Wreck This Journal

Wreck This Journal ($15) is a book full of unique, artistic doodles and prompts that encourage readers to creatively destroy the book.

Canadian artist Keri Smith instructs users to take their journal for a walk, poke holes in pages, paint, draw, color, rip, stomp, freeze, throw, and so much more. These prompts encourage readers to embrace their own creative processes and reinforce a culture of finishing what is started.

I’d always wanted to try a Wreck This Journal, but I had never had the time until three years ago when I found myself unemployed and home with my two children for the first time in their lives. The older of my two children, my son, was 3 at the time and was constantly being overshadowed by his younger sister, both because she was younger, requiring more parental care, and because it was increasingly obvious she was developmentally delayed. He needed something that was just for him and Mommy.

I had no idea how to fill the long hours from sunrise to sunset, and more importantly keep him engaged and learning. That is, until I was reminded of Smith’s book when I saw it on a suggested Christmas gift list for grade-school children. It clicked.

151020-002Wreck This Journal comes with a fairly arbitrary age limit, 8, a label I assumed was placed on the book only because younger children would be unable to read the wrecking prompts. This conundrum could be solved by working on the project with my child as I had already planned to do, so we dived in. The instructions read:

  1. Carry this with you everywhere you go.
  2. Follow the instructions on every page.
  3. Order is not important.
  4. Instructions are open to interpretation.
  5. Experiment. (Go against your better judgment.)

Our interpretation of these rules was that they didn’t really matter and creativity was key.

Often I would draw a picture on a designated page and he would destroy it; I once drew SpongeBob SquarePants and the boy used a pencil to poke holes in the page. Other times I would start a project and instruct him to finish it however he wanted; on one occasion I traced his hand as the book instructed and let him color and decorate his hand the way he wanted.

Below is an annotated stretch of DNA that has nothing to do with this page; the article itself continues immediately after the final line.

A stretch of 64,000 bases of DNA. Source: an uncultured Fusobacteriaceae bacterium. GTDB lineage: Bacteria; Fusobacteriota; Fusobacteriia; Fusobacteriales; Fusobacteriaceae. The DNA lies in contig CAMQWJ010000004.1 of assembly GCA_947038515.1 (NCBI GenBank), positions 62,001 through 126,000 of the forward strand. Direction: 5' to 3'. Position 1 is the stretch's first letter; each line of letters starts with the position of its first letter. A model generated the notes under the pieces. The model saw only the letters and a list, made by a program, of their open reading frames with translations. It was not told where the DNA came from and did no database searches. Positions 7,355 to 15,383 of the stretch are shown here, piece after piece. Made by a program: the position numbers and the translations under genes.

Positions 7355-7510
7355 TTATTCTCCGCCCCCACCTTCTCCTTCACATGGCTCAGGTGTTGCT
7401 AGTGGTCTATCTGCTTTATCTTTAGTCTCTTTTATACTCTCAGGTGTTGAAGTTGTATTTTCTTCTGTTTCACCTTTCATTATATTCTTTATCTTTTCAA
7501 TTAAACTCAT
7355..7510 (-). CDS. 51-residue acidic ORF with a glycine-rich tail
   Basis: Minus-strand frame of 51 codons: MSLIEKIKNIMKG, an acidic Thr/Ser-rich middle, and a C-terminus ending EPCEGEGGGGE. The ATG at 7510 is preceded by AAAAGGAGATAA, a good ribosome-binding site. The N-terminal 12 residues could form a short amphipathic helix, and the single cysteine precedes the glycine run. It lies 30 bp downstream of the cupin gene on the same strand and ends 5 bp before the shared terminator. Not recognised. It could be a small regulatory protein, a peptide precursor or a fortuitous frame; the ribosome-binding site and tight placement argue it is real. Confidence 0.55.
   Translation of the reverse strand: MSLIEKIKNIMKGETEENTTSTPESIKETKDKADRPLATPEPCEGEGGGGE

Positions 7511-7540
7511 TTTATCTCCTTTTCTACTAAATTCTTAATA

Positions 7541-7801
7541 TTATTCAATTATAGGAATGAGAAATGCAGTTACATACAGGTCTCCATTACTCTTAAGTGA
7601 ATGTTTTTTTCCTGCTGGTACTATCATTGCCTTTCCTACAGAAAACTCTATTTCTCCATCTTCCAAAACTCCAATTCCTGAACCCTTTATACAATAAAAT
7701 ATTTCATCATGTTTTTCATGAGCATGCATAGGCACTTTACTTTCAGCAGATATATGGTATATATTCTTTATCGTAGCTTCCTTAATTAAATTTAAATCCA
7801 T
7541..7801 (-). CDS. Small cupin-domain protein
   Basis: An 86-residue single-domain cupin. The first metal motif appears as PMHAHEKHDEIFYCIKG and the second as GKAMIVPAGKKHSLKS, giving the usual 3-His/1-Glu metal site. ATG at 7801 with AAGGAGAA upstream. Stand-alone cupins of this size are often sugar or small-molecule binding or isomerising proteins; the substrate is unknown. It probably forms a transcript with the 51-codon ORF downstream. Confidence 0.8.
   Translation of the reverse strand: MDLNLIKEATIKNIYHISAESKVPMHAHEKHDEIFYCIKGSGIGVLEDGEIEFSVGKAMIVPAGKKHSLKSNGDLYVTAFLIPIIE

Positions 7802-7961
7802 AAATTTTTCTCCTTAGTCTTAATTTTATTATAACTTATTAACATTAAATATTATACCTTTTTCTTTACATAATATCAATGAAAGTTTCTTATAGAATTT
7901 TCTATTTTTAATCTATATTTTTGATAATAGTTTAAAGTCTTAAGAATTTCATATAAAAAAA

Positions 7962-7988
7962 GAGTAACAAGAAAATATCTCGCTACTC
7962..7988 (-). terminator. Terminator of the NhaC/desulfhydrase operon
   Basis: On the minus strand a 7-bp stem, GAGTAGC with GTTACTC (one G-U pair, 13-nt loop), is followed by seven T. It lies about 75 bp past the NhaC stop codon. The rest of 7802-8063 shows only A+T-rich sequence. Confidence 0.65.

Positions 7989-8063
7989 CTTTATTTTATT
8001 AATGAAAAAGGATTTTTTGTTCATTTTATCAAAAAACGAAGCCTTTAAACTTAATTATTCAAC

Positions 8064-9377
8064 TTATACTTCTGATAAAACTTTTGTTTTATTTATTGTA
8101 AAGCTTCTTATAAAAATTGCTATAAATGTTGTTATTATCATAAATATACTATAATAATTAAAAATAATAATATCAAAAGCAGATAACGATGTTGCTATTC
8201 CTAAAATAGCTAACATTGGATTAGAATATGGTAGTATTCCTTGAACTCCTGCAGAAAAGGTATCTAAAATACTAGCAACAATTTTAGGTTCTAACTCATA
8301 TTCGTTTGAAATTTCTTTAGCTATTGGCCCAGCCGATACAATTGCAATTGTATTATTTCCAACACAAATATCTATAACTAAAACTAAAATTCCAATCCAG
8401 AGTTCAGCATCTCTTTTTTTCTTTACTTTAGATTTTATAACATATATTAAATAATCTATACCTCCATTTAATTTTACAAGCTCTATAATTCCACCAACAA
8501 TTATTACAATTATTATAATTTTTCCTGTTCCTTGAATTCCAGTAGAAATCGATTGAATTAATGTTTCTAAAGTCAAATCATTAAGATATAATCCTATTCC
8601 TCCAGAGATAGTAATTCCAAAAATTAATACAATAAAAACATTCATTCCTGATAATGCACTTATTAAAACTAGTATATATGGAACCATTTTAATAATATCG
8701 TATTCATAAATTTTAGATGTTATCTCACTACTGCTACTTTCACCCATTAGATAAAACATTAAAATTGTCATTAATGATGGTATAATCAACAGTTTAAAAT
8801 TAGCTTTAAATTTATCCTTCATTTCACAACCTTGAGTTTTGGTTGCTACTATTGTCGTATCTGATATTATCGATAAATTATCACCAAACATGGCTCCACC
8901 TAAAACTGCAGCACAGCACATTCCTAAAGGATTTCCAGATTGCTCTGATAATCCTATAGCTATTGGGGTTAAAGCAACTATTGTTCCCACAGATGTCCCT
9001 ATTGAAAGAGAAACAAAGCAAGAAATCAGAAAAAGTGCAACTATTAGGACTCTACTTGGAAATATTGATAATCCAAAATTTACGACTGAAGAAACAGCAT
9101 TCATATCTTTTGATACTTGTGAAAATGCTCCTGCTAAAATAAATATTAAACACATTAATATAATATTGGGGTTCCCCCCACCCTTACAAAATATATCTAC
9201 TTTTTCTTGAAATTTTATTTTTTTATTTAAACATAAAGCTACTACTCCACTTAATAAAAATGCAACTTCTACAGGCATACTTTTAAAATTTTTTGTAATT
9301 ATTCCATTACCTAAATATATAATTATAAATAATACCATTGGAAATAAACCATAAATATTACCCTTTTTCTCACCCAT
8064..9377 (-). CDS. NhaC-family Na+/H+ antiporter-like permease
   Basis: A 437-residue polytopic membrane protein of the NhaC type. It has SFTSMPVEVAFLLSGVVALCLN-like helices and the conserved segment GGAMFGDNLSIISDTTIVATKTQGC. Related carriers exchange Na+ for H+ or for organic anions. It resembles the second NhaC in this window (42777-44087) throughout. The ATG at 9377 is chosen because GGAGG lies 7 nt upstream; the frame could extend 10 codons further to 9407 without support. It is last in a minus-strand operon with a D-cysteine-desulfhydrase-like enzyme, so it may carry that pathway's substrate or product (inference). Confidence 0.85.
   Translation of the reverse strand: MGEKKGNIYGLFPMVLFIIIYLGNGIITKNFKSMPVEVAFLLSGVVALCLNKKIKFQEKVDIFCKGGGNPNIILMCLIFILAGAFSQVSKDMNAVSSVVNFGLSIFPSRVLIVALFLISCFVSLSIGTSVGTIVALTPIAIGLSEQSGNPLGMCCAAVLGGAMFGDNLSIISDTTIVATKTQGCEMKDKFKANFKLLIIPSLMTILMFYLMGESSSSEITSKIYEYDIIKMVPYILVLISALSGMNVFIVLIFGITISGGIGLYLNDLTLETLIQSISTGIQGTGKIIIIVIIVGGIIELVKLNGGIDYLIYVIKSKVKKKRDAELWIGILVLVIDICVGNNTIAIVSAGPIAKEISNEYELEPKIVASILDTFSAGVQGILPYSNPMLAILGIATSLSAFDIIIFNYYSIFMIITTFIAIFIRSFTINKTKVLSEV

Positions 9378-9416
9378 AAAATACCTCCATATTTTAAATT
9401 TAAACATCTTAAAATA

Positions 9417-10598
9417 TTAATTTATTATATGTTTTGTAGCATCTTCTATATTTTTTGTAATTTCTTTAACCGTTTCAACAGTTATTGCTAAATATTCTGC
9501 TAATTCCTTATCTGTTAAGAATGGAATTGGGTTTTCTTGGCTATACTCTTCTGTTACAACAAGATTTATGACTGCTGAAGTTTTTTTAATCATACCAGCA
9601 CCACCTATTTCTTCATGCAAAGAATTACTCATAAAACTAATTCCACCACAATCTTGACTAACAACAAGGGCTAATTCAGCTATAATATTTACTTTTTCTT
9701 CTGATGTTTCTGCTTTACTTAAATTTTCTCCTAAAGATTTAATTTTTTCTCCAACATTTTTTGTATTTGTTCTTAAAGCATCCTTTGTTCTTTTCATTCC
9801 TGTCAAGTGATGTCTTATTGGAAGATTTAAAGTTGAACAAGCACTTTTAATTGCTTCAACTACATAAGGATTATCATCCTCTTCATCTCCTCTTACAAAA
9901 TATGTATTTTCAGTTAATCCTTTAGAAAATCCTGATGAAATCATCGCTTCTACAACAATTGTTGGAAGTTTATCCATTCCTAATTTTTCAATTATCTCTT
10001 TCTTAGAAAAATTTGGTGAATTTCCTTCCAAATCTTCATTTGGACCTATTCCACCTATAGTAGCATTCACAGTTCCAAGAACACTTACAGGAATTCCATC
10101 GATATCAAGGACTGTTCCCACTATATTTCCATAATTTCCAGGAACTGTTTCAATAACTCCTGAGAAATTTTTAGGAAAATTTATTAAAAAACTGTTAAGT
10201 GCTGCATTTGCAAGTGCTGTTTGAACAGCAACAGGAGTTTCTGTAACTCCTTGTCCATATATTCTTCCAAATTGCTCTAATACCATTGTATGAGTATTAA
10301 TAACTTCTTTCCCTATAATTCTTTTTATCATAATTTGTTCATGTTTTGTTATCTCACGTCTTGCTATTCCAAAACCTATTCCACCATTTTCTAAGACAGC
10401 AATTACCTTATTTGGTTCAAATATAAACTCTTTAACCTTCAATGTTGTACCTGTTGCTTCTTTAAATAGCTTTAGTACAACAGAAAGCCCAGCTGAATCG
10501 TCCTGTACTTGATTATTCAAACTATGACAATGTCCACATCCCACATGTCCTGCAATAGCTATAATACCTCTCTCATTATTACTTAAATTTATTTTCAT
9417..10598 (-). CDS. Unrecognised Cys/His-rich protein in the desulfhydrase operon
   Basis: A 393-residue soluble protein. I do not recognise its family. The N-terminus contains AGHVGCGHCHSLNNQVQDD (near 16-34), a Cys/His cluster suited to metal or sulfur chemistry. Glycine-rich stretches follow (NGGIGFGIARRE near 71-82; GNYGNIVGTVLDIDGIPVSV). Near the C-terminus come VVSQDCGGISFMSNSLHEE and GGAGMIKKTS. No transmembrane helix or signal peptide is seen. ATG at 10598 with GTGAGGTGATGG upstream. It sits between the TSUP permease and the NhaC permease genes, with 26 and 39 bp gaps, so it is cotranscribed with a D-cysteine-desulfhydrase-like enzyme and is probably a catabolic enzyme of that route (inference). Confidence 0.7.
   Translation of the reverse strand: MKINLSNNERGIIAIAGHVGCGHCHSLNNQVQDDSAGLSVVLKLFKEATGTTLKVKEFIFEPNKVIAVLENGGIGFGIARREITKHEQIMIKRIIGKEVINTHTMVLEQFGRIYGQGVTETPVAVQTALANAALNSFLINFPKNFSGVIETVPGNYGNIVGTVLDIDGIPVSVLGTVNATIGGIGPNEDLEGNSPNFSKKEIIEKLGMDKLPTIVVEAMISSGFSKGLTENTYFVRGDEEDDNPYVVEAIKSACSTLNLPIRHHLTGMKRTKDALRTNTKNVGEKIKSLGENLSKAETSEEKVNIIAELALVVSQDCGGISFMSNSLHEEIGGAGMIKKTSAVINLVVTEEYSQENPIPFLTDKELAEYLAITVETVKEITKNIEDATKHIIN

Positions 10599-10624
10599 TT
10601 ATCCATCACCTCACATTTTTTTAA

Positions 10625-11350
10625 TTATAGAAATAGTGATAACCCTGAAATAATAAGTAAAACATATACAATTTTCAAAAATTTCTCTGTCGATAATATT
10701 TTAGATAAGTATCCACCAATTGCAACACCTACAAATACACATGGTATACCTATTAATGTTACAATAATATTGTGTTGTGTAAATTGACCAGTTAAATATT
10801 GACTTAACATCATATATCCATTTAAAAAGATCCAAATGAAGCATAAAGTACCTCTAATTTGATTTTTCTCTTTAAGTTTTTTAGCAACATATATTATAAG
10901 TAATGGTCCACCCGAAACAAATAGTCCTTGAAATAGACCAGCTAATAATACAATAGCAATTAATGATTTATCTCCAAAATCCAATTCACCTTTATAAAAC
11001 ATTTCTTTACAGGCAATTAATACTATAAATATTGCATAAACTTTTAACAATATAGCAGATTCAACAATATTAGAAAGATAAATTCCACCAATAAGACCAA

When it came time to do the “spill coffee on this page” page, we made the mile-long trek to the closest Starbucks for a hot chocolate and though he was tired he hugged the book tightly to his chest the entire way.

Nothing filled his heart with more glee than the day we took our journal for a walk. The book instructs the wrecker to “tie a string around the book and take it for a walk.” The boy smiled through the entire outing and checked behind him every other step to make sure the book was still trailing along. When we arrived at the park, the book took a few solo trips down the slide and into the damp wood chips below.

Over the last three years my stay-at-home mom status has expired as I moved on to different endeavors in my professional life, but we still work on our journal whenever we have free time. As the boy gets older, the role of the project has morphed from an engaging, educational project into a ploy to pry him, kicking and screaming, from the digital world of Minecraft.

Every new page provokes a smile and makes a memory that was ours and ours alone. The wreck journal isn’t about the final product, which, let’s face it, is a mess, but about the journey.

My Wreck This Journal advice: Take the book one page at a time, one day at a time, and make the memories that a child will remember forever because these years are fleeting.

Wreck This Journal is one of many similar books by Smith, who is known for her doodle-like sketches; others include Finish This Book, The Pocket Scavenger, This Is Not a Book, and The Imaginary World of … 

is the managing editor of South Sound magazine. Email her.
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